Livestock production accounts for about 15 percent of global GHG emissions — more than the tailpipe emissions from all the planes, trains, cars and trucks in the world combined!
Why do we need genetically engineered proteins when many other safe, sustainable and healthy non-GMO or organic plant-based meat and dairy replacements, and other plant proteins, are available and growing in popularity?
Wheeler is set to make his first appearance as EPA chief in front of the Senate Environment and Public Works Committee today. As he testifies, it’s important to remember that Wheeler is still dutifully advancing Pruitt’s anti-environment agenda. Here are four ways that prove Wheeler is nothing more than a #PruittPuppet.
If the U.S. and the EU follow through with their commitments, the new trade relationship would mean more fracking in the U.S. and an attack on European standards for genetically modified organisms, chemicals and other sensitive issues. But this should be no surprise, since both sides prioritize corporate interests over environmental and social concerns in their trade policy.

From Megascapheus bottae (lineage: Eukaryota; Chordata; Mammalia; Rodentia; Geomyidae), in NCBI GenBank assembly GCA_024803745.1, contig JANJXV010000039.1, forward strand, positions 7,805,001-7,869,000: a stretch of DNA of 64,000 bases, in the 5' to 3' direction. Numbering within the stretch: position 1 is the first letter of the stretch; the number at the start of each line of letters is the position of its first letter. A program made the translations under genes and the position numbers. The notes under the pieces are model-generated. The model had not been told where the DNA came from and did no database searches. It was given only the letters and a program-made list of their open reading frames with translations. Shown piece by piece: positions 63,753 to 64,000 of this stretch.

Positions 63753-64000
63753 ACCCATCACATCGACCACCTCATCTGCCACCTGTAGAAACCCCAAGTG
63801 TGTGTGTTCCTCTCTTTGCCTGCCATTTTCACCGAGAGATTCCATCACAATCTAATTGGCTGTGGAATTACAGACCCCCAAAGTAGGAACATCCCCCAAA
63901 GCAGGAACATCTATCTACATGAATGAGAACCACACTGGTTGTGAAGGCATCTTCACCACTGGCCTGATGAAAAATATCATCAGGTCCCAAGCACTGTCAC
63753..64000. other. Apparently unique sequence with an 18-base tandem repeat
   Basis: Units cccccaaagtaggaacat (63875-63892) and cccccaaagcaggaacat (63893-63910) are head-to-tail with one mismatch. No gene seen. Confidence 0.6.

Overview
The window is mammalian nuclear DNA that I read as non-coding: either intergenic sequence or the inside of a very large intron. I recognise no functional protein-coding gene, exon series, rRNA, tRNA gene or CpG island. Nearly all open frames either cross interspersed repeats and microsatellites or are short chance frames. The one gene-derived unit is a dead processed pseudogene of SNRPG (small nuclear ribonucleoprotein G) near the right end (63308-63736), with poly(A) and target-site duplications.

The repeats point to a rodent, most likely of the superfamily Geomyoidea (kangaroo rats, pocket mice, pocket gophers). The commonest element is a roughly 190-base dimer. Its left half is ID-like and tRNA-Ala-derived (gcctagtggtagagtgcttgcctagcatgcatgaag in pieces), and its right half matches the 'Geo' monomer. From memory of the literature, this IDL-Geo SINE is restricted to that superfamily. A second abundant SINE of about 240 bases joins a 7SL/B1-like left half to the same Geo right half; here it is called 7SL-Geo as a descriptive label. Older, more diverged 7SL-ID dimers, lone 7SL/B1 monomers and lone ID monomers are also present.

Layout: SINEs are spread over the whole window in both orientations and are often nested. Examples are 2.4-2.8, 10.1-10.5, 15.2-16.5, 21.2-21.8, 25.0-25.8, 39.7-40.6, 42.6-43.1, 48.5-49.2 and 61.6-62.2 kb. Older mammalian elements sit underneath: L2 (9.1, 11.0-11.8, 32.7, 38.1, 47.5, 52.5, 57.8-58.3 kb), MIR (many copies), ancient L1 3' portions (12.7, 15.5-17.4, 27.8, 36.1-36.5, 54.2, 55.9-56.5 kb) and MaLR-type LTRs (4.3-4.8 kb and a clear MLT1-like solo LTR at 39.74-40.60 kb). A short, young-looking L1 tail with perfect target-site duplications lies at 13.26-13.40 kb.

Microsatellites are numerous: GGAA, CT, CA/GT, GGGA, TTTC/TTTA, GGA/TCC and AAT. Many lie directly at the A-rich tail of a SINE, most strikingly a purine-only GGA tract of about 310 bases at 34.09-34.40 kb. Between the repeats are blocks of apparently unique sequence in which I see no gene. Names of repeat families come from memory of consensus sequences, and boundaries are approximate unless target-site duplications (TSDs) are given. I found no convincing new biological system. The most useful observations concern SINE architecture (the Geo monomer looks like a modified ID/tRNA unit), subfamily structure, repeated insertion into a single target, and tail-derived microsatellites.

The danger facing critics of the palm oil industry is particularly high, as the industry appears to have deep ties to narco-trafficking and money-laundering — and even international conservation efforts appear bent on controlling disputed territories without fully considering the needs of the region’s most affected communities.
Trump’s rhetoric and actions since taking office demonstrate that he is using NAFTA renegotiation to amplify his war on the planet and to expose the American people to dangerous pollution, unsafe products, and catastrophic global warming.
CalPERS's new policy gives extraordinary attention to some crucial climate issues: deforestation, land use and the related human and labor rights issues.
Wheeler is a former coal lobbyist who is cozy with climate skeptics and fossil fuel interests. After a career of over 25 years in Washington, he has accumulated some truly unsavory connections.
The coalition is encouraging the USRSB “to go back to the drawing board and develop a new framework and plan of action — including the need for regulatory change — that generates far more environmental, economic, health and other benefits for stakeholders.”